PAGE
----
WASHINGTON -- What began as a small group of citizens voicing their disappointment with President Obama's victory in last week's presidential election has turned into a plea from hundreds of thousands of citizens to have their states be granted independence from the federal government.
The White House has now received secession petitions from all 50 states by citizens requesting that the administration “peacefully grant” them the opportunity to form their own sovereign government.
The petitions are created through the Obama administration’s "We The People" initiative, which was launched in 2011 as an effort to give citizens an opportunity to have their voices heard by the administration.
To appear on the website, a petition must receive more than 150 signatures. For the petition to be granted a response from the White House, it must receive at least 25,000 signatures.
Currently, six secession petitions have reached that threshold – from Louisiana, Alabama, Florida, Tennessee, Georgia and Texas. The petition from Texas has more than 100,000 signatures, although according to another petition, it seems that 5,000 people in Austin would like to be granted independence from the state of Texas while remaining part of the United States.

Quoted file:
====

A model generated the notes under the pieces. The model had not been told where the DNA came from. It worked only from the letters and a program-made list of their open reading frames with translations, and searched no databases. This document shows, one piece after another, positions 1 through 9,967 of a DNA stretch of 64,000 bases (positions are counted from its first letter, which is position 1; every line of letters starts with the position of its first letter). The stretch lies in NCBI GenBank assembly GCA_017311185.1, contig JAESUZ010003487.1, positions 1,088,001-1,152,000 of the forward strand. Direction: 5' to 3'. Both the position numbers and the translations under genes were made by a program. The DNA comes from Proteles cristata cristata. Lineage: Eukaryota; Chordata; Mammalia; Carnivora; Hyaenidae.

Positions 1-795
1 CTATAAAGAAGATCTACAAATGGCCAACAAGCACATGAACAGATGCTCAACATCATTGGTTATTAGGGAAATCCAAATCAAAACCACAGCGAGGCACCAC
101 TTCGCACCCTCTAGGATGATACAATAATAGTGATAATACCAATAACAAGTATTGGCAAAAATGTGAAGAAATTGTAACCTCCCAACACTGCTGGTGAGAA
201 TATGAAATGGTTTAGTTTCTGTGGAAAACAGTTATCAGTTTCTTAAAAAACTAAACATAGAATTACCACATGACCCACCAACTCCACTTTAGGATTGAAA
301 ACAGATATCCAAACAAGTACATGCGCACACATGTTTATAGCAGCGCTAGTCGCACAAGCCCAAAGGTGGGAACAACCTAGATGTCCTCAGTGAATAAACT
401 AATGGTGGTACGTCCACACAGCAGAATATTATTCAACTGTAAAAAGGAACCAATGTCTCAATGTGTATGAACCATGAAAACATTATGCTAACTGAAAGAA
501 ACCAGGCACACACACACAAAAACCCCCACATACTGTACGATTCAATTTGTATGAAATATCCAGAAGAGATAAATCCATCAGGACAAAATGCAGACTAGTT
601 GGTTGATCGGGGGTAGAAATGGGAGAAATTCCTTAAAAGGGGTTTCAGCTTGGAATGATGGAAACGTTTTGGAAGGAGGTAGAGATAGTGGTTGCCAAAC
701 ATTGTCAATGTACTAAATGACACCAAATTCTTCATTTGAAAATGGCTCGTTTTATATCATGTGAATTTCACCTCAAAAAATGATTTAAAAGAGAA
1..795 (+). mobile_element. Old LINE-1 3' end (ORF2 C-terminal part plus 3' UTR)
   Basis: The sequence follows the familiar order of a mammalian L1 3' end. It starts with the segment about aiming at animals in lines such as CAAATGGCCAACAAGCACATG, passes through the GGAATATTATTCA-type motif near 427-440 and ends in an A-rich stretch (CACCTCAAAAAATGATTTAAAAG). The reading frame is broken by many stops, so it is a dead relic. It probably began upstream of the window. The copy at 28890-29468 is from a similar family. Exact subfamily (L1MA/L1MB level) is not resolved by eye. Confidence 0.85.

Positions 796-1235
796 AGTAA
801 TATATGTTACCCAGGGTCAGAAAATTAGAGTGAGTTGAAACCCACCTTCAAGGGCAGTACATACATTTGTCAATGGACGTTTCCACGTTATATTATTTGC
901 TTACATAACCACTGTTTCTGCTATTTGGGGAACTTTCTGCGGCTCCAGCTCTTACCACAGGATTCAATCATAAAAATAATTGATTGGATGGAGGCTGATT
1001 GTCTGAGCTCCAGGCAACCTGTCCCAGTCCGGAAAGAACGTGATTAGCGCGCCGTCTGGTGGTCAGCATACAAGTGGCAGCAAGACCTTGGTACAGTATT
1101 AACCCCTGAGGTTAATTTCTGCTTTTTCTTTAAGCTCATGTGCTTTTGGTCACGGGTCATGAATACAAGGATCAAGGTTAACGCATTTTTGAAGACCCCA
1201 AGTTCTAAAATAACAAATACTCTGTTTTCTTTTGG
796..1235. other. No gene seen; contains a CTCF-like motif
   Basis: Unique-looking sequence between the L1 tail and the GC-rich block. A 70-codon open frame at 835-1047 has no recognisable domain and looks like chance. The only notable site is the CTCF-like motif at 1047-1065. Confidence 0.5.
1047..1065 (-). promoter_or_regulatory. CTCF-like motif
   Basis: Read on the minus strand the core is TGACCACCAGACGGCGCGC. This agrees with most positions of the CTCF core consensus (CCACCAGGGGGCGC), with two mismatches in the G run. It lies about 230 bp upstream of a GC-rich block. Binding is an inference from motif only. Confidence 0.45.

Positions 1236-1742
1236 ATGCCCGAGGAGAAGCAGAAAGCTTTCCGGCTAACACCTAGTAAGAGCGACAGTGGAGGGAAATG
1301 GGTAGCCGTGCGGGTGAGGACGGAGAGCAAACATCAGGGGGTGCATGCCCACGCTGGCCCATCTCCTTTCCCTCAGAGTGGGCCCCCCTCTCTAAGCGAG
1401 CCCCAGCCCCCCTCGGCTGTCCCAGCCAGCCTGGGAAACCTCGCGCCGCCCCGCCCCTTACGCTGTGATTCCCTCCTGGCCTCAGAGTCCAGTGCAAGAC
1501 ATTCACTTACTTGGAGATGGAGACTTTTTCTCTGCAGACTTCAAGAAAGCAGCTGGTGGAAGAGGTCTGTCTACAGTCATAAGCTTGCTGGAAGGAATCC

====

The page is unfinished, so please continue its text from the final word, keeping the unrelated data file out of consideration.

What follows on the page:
Of the 146 petitions currently listed on the White House Petitions website, 66 are requests for secession.
In response to the calls for secession, numerous other petitions have appeared on the website this week, some even calling for the signers of the secession petitions to be stripped of their citizenship and be deported.
One petition with nearly 10,000 signatures calls on the president to "please sign an executive order such that each American citizen who signed a petition from any state to secede from the USA shall have their citizenship stripped and be peacefully deported."
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Another petitioner is happy to allow states to peacefully leave the union, as long as they pay their share of the national debt before they go.
Residents of states wishing to form their own governments should "take their own advice about 'personal responsibility,' and pay their share of the national debt before being released to fend for themselves," the petition says.
But pleas from citizens to leave the union are not the only requests from citizens to the White House.
A petition created on Nov. 11 calls for the impeachment of the president, while another is a call to "restore objectivity and fairness to our media".
More than 8,000 people have signed a petition to make election day a federal holiday, which could increase voter turnout “by eliminating the pressures and constraints of the workday.”
A more lighthearted petition requests that "in this time of despair" President Obama should "do the Hokey Pokey on national television during a special Presidential Address to the nation." That one had been removed from the site by Wednesday evening.
“If a petition gets enough support,” the website says, “White House staff will review it, ensure it’s sent to the appropriate policy experts, and issue an official response.”